Alabama Psychiatry

Depression

Although depression may occur only once during your life, people typically have multiple episodes. During these episodes, symptoms occur most of the day almost every day and include:

  • Feelings of sadness, tearfulness, emptiness or hopelessness
  • Angry outbursts, irritability or frustration, even over small matters
  • Loss of interest or pleasure in most or all normal activities, such as sex, hobbies or sports
  • Sleep disturbances, including insomnia or sleeping too much
  • Tiredness and lack of energy, so even small tasks take extra effort
  • Reduced appetite and weight loss or increased cravings for food and weight gain
  • Anxiety, agitation or restlessness
  • Slowed thinking, malaise, speaking or body movements
  • Feelings of worthlessness or guilt, fixating on past failures or self-blame
  • Trouble thinking, concentrating, making decisions and remembering things
  • Frequent or recurrent thoughts of death, suicidal thoughts, suicide attempts or suicide
  • Unexplained physical problems, such as back pain or headaches

For many people with depression, symptoms usually are severe enough to cause noticeable problems in day-to-day activities, such as work, school, social activities, or relationships with others. Some people may feel generally miserable or unhappy without really knowing why.

Depression symptoms in children and teens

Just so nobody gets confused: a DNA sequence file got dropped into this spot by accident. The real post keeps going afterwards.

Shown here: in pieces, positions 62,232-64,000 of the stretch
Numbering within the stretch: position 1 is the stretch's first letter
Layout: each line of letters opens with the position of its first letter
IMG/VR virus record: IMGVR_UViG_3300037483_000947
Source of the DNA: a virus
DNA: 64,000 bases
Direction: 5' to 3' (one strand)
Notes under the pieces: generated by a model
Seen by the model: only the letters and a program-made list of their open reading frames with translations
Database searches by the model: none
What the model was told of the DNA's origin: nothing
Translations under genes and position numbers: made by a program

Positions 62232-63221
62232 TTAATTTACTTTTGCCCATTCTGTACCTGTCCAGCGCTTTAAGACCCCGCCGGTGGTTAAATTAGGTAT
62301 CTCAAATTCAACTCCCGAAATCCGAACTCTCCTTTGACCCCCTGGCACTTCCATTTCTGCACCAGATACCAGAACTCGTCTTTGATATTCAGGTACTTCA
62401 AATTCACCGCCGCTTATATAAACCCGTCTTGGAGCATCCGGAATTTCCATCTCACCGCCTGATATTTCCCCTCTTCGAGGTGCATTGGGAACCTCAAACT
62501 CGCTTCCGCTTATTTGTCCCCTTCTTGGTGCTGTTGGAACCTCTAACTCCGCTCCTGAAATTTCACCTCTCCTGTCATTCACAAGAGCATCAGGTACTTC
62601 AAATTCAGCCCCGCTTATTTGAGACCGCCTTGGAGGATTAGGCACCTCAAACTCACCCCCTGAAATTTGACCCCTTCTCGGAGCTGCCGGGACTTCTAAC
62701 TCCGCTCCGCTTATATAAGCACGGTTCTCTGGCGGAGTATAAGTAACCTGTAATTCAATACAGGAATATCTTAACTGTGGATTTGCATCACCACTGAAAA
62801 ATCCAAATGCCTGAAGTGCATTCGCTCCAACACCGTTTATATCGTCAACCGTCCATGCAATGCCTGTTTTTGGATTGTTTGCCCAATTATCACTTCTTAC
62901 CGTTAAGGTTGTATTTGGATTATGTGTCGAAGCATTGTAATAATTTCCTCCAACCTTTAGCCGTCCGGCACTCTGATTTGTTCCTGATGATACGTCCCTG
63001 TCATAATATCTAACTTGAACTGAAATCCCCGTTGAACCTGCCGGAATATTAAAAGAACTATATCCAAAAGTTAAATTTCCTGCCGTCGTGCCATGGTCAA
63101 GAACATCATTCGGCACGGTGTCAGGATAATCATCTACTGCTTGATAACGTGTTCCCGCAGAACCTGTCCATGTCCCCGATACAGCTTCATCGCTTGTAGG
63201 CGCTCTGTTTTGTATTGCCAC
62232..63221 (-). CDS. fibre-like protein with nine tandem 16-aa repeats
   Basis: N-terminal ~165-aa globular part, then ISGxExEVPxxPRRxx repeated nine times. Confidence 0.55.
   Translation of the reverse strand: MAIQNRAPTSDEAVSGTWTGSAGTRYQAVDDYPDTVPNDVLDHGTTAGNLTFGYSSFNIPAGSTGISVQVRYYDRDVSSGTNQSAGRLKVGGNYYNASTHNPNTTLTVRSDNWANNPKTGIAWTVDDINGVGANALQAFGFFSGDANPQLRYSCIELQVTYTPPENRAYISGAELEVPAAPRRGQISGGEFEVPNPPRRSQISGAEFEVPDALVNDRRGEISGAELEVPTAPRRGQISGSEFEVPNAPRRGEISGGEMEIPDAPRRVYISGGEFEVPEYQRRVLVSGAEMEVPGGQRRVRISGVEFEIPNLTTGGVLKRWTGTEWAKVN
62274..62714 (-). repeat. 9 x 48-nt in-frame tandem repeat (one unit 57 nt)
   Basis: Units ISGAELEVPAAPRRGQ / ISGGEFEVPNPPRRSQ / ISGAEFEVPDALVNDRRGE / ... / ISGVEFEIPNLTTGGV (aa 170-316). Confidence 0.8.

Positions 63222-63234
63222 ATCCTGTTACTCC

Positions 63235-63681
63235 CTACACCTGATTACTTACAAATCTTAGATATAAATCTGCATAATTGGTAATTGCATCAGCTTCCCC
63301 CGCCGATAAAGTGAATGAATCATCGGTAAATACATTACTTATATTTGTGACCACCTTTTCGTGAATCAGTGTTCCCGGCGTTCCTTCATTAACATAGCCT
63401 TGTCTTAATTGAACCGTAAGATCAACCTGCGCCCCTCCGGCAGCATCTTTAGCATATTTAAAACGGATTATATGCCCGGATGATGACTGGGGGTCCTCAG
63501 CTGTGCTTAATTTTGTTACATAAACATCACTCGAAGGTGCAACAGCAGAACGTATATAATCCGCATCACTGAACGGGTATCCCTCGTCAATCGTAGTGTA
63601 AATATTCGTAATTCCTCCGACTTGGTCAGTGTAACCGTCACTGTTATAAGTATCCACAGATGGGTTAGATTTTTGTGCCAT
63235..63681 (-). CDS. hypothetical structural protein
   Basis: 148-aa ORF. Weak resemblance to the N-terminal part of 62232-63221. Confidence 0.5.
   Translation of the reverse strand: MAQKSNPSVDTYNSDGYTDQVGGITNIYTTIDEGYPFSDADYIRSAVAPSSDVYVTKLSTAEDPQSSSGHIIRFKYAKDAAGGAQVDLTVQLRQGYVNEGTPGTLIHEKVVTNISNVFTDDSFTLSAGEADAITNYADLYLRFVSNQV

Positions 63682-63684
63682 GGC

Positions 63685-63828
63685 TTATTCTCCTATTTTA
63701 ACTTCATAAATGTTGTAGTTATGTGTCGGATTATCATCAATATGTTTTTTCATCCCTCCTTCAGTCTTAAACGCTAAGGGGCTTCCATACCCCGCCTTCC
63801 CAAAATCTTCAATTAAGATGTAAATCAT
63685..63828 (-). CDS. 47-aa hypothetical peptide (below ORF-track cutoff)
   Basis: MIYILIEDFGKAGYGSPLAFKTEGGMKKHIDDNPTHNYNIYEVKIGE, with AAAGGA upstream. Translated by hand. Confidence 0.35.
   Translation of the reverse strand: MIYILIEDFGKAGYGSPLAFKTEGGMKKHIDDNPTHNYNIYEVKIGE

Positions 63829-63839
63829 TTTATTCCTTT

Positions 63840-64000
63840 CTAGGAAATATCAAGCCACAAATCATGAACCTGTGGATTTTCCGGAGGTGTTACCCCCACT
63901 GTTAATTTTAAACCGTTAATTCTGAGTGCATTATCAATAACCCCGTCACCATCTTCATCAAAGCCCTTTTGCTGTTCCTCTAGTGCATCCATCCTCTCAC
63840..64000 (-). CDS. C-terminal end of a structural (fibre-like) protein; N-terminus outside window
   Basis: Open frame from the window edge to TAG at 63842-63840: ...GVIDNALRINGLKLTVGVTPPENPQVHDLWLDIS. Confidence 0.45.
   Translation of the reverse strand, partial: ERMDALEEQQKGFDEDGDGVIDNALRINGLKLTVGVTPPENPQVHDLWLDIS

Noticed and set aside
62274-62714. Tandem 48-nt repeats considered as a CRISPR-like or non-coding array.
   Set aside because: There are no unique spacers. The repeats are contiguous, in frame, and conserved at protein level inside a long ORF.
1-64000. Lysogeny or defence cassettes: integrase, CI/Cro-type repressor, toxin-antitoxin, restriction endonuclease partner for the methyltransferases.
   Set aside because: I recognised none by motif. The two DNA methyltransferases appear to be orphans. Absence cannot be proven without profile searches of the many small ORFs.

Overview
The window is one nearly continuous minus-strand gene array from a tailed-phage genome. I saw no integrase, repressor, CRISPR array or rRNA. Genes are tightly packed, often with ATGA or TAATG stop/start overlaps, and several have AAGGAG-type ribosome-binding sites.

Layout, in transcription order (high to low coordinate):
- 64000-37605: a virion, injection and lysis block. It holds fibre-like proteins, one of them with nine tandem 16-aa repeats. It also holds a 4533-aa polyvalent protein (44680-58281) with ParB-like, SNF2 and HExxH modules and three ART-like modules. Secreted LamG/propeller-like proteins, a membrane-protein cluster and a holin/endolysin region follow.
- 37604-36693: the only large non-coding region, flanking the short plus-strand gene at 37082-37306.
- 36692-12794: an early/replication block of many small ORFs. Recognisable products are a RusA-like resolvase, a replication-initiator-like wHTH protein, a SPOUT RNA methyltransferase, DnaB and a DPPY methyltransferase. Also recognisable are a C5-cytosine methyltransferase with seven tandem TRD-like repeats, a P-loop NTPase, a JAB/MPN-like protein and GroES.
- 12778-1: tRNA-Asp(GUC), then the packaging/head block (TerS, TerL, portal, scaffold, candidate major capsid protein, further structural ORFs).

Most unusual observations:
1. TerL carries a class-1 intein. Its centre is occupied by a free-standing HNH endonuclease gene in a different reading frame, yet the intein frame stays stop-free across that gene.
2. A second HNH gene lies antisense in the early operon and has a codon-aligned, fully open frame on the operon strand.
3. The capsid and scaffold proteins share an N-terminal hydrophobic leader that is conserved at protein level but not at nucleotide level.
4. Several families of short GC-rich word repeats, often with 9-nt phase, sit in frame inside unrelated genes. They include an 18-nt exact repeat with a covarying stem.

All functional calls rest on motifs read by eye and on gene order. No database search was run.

Common signs and symptoms of depression in children and teenagers are like those of adults, but there can be some differences.

In younger children, symptoms of depression may include sadness, irritability, clinginess, worry, aches and pains, refusing to go to school, or being over or underweight.

In teens, symptoms may include sadness, irritability, feeling negative and worthless, anger, poor performance or poor attendance at school, feeling misunderstood and extremely sensitive, using recreational drugs or alcohol, eating or sleeping too much, self-harm, loss of interest in normal activities, and avoidance of social interaction.

Post Partum Depression

Having a baby is a wonderful miracle. This miraculous event can come with many challenges, including challenges and changes within the mother’s body and mind. Sometimes those challenges and changes are overwhelming and paralyzing. You might feel unconnected to your baby, as if you are not the baby’s mother, or you might not love or care for the baby. These feelings can be mild to severe. If you are feeling this way you are not alone, and there is help available. Postpartum depression is a serious mental illness that involves the brain and affects your behavior and physical health. Mothers can also experience anxiety disorders during or after pregnancy. Alabama Psychiatry wants to support you and help you through this difficult time. 

Depression symptoms in older adults

Depression is not a normal part of growing older, and it should never be taken lightly. Unfortunately, depression often goes undiagnosed and untreated in older adults, and they may feel reluctant to seek help. Symptoms of depression may be different or less obvious in older adults, such as:

  • Memory difficulties or personality changes
  • Physical aches or pain
  • Fatigue, loss of appetite, sleep problems or loss of interest in sex — not caused by a medical condition or medication
  • Often wanting to stay at home, rather than going out to socialize or doing new things
  • Suicidal thinking or feelings, especially in older men

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